ooooBrezing abilities are dexterous. There is profundity in existentialist angst, but equally, he can be light-hearted, inventively resourceful and displays a mischievous wit. Stable is a portrait gallery made up of twenty paintings or more, where roughly painted childlike portraits set against plain backgrounds stare straight back at us. The canvases are on wheels – bicycle stablisers or wheels salvaged from a child’s pram – and stand on the floor. This mobile ensemble iconoclastically conceived as a twist on the hierarchical lineage of portraiture art, available mostly to those who possess(ed) transcendent qualities of power, beauty, wealth and thereby worthy of emulation. But Stable also gives an insight into the way that Brezing works and the sources and materials he draws on are readily accessible to him in literature books, news, media, but also, and most importantly, the personal and close to hand. All things can be reused and we see this over and over again, in the salvaging of this or that – old clothes turned into a child’s toy, which will be stitched into an old rug and made into a floor piece that reads  ‘I am an artist step on me’; or an old sewing box, We need more Grace than we think, which is used as a plinth to house a painting and, Shack is a small hut built from left over wood and an old mattress, which he will inhabit, like a secret den, during the exhibition at the Highlanes, Gallery.  The ‘being present’ through the exhibition adding a relational dimension and aligning confidently with the current trend for the exhibition to be conceived as a space of encounter.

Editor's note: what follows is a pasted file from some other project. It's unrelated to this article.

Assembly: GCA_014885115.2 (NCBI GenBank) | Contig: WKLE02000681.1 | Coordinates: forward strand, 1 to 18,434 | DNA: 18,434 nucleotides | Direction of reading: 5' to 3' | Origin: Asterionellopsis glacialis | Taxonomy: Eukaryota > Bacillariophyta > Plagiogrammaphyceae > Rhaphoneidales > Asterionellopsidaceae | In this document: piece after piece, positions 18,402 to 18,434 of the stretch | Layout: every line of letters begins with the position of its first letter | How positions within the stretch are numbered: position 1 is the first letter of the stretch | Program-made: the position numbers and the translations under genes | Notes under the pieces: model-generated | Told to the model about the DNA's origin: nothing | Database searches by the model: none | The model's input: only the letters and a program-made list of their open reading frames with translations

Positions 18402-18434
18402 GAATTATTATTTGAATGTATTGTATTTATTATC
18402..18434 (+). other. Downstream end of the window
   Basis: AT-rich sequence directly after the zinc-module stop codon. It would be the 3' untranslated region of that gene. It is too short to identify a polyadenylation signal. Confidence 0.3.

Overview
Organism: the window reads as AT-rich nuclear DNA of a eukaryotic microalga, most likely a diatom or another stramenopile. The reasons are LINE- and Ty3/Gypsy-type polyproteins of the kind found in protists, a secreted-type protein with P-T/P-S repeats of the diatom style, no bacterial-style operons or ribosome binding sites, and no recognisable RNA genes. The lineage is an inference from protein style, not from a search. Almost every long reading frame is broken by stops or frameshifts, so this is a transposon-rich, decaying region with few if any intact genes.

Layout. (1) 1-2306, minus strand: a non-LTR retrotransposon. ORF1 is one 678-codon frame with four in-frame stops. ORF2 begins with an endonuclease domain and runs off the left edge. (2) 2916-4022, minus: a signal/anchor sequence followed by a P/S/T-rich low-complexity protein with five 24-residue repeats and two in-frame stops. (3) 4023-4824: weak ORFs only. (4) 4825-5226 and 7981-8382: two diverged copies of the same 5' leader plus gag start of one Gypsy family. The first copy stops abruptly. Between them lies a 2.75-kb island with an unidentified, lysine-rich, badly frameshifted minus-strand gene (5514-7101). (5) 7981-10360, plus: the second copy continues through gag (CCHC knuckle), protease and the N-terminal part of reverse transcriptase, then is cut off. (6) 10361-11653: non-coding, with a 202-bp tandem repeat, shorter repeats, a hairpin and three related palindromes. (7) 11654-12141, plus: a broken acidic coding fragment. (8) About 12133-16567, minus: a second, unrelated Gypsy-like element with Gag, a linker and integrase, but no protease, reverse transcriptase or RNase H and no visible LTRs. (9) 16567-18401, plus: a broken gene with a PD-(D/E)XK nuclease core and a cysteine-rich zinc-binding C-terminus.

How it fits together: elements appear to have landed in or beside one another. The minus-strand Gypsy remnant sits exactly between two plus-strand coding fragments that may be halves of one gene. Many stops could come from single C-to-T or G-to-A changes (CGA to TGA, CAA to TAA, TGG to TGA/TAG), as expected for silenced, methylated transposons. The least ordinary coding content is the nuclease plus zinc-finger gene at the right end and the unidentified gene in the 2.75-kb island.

Awesome Prince get your sleep ~ oil on canvas ~ 30 x 30 cm